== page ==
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SHOULD I HAVE A TRUST OR NOT?


After twenty some years as an estate planning and administration attorney, probably the most asked question from a client is whether they need a trust or not. As an attorney this often seems like a loaded question because many people believe an attorney will always tell them they need a trust because the costs of creating a trust usually exceeds the costs of preparing a will. With that said, while there are countless factors that play into the decision making process, below are some factors which I would strongly consider important in such a decision.


The first factor that I consider important in the necessity of a trust is if the client has real estate in multiple estates. The reason is one of the primary purposes of probate is to change title of real estate from a deceased person to a living person. If a client has real estate in multiple states then there will be multiple probates in each state the client owns property.

I have often seen a client have their primary operations in one state, have some type of limited real estate holdings in one or more other states and then have limited real estate they or their spouse inherited in yet another estate. In such cases there will usually need to be a probate for each state in which the client owns real estate.


The second factor that I consider important is if there is some type of potential conflict between the intended beneficiaries. While a trust will not necessarily alleviate all the types of in-fighting between beneficiaries, a properly drafted trust will give the estate some degree of leverage to administer the estate that it would not otherwise have in a probate proceeding.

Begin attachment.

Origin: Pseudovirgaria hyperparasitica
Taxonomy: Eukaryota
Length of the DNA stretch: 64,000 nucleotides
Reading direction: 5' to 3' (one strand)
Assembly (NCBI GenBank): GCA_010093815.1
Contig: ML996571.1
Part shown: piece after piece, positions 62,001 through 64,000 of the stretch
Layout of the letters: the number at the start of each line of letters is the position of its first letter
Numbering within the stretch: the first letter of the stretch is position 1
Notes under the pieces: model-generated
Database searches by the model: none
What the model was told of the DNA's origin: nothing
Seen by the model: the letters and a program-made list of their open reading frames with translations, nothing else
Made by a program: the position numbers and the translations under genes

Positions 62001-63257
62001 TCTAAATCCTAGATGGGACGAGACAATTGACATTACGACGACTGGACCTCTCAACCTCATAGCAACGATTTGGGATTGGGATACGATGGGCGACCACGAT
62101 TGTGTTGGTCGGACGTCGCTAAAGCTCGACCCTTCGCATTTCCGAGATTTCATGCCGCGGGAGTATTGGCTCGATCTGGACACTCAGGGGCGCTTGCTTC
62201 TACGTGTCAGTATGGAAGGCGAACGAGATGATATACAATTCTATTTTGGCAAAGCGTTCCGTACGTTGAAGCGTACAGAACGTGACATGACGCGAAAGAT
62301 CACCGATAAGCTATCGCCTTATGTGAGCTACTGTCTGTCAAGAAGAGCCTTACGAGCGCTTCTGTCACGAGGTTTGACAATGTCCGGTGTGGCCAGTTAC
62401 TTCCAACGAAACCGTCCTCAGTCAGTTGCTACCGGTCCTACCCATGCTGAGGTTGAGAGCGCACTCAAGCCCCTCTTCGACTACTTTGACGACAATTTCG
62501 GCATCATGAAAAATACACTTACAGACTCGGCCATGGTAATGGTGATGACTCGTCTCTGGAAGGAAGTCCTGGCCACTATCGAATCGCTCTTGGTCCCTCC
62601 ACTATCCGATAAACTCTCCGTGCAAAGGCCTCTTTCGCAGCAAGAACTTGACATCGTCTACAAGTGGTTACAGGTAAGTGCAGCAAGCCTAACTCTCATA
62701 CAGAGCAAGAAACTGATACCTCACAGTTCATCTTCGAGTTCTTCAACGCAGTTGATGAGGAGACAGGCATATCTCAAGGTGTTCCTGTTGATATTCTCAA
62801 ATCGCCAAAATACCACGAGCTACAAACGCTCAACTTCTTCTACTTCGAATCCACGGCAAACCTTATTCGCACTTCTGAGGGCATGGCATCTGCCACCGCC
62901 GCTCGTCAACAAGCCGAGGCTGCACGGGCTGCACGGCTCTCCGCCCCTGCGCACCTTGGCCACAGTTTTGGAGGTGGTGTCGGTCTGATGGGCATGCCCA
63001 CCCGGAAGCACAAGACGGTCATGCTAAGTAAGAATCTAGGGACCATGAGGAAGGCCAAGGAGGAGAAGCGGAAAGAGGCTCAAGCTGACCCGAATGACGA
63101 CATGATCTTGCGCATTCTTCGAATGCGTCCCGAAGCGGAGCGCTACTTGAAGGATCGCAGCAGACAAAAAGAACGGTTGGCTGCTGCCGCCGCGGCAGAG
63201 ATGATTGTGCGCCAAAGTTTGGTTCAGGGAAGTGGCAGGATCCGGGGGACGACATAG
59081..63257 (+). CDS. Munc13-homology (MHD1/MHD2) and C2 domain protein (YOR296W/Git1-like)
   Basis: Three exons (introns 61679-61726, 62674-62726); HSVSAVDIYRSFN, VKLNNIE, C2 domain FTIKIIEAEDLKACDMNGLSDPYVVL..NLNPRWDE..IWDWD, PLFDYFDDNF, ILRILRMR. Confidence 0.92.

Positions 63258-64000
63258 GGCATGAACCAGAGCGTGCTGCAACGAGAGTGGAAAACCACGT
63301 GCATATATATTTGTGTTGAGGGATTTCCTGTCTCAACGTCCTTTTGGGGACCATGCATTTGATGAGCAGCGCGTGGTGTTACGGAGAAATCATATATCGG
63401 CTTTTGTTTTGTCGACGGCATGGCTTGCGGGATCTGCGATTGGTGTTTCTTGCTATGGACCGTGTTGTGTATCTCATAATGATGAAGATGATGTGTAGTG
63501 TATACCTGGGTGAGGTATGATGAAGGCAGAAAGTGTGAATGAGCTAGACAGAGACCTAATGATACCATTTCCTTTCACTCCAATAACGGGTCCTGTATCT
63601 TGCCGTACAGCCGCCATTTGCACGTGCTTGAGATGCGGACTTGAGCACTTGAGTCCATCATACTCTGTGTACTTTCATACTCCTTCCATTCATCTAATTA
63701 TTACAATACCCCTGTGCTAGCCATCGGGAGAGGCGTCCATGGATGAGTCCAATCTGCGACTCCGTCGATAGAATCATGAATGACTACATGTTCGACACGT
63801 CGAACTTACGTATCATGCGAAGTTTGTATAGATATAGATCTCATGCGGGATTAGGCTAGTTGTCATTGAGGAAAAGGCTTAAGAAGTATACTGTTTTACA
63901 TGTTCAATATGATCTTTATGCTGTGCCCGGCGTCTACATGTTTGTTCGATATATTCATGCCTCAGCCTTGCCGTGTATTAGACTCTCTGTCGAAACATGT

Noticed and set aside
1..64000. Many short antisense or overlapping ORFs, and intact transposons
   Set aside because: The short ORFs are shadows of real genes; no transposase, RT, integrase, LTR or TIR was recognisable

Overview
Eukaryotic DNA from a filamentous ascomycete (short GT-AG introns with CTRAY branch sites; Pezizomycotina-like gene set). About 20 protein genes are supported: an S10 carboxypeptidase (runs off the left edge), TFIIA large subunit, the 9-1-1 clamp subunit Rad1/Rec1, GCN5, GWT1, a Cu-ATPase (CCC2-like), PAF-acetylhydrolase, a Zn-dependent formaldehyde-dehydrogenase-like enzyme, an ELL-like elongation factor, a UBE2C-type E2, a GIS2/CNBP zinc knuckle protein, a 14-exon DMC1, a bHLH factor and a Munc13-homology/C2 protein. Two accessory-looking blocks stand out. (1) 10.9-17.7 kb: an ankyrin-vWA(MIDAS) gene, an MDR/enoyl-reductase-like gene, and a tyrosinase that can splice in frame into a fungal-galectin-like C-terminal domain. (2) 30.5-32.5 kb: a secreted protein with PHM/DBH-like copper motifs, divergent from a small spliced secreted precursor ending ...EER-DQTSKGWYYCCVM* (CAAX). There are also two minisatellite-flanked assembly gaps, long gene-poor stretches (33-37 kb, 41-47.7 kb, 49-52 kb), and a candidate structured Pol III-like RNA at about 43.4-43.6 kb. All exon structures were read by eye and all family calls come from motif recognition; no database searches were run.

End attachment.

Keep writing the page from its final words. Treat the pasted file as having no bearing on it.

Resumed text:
The third factor I consider important is if the client’s operation is fluid, meaning there are always lots of major decisions to be made. If this is the case, a trust will normally allow for an immediate and ordered means of allowing the estate to continue the on-going business of the client.


Lastly, the other factor I consider is if one or more of the beneficiaries has some type of liability. For example, perhaps the client has a child that is experiencing marital problems, or creditor problems. The trust can take these issues into account and include provisions to protect the beneficiary from a loss. Please note, these provisions can be included in a Will and ultimately addressed by the probate court; however, they are usually much easier to resolve in a trust.


In concluding I want to again make clear there can be other numerous reasons that a trust may make sense that I have not addressed; however, these are some of the objective factors that usually dictate a client should consider a trust.

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